Anti-terrorism bill draws Democrat, GOP opponents

Published 12:00 am Tuesday, December 20, 2005

A bill that would tighten the state’s anti-terrorism laws brought together in opposition a rare coalition of liberal Democrats and conservative Republicans.

The legislation on its way to Gov. Bob Taft would for the first time in Ohio allow a police officer to arrest anyone in a public place who refuses to provide name, address and date of birth when asked, even if they have done nothing wrong.

Police would have to suspect the person has either committed a crime or is about to commit a crime or has witnessed a serious crime such as murder. Officers now can arrest someone if they suspect the person had committed a crime, but they can’t force the person to identify himself.

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Eight Republicans joined 15 Democrats in opposing the bill, which passed with overwhelming bipartisan support last week.

Bill supporters say the legislation beefs up the state’s ability to respond to terrorism while civil liberties groups worry it goes too far.

Republicans voting against the legislation included Ron Hood of Ashville, whose conservative positions include eliminating the payment of union-scale wages on public construction projects, a stance taken by few fellow Republicans and no Democrats.

Democrats included Michael Skindell of suburban Cleveland, who opposed last year’s Republican-backed gay-marriage ban.

In a similar case of odd political bedfellows, some Republicans found rare common ground with Democrats last year when they agreed to a bill that would have required the state to study whether Ohio’s capital punishment law is fair. The bill died in the Senate.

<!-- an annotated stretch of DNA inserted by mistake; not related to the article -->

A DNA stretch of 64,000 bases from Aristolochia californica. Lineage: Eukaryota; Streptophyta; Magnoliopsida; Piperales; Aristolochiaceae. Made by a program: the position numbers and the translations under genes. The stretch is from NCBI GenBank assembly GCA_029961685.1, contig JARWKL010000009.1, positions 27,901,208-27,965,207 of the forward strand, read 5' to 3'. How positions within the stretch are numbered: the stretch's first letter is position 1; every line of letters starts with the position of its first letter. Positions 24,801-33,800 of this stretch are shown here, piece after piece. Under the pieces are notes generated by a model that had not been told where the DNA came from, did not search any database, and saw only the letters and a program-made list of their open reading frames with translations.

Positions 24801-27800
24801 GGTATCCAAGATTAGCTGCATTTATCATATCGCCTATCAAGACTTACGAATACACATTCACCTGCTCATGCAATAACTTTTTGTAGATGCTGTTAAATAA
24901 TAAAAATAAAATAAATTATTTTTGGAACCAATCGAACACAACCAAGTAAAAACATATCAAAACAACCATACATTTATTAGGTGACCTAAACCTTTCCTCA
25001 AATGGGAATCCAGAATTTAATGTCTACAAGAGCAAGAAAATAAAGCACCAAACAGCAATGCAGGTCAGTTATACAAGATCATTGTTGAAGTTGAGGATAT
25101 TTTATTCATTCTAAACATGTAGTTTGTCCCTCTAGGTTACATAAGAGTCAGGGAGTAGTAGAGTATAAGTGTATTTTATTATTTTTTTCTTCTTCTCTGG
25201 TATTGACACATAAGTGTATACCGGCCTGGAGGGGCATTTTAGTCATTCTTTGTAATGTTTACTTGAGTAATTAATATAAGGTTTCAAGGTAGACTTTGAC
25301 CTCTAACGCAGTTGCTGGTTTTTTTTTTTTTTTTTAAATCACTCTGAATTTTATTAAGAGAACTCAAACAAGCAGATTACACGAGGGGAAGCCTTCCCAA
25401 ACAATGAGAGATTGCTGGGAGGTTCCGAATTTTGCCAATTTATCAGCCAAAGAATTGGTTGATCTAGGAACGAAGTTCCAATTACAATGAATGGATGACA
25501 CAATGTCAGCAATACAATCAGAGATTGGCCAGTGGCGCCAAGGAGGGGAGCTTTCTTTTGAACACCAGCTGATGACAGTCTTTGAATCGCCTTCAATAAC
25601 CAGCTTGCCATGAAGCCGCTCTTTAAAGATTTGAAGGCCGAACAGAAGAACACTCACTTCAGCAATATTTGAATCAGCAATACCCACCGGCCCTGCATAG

Democrats and Republicans appear to be opposing the latest bill for different reasons, with Democrats concerned about civil liberties in general and Republicans expressing a specific fear of more government intrusion, said political analyst Karen Beckwith.

‘‘The logic is different, but from those two different logics one can get the same position,’’ said Beckwith, a political science professor at the College of Wooster. ‘‘It doesn’t mean they’re violating their own ideological perspective, nor does it mean they’ve shifted to an understanding of the position in a way their traditional opponents understand it.’’

The bill also would require state officials to notify federal immigration authorities when an illegal alien is convicted of a crime. It would require the state to develop questionnaires to determine if an applicant for a state job, contract or license has supported organizations on the federal list of known terrorists.

Skindell said many parts of the bill ‘‘go beyond what is necessary to fight any threat of terrorism and fail to strike the proper balance between keeping us safe and protecting our individual liberties.’’

For Hood, the bill raises concerns about ‘‘Gestapo-style’’ tactics and government officials demanding to see people’s papers.

‘‘We fought wars over government becoming too big, too powerful and too intrusive in the lives of folks,’’ Hood said.

The vote shows that Republicans and Democrats are often closer than people think, said Jeffrey Gamso, legal director of the American Civil Liberties Union’s Ohio chapter and an opponent of the bill.

Instead of taking similar positions more often, however, ‘‘they let their partisanship and party loyalty and party discipline drive them further apart,’’ Gamso said.

The right and the left can share concerns about government and personal privacy, added Michael Taylor, vice president of the National Fraternal Order of Police and a former Ohio FOP official who supported the bill.

While police backed this legislation, they would be the first to oppose too much government prying, he said.

‘‘Police officers are citizens too,’’ Taylor said. ‘‘We don’t want cameras looking into our house or watching our every move either.’’

Andrew Welsh-Huggins is a statehouse correspondent for the Ohio Associated Press’ Columbus bureau.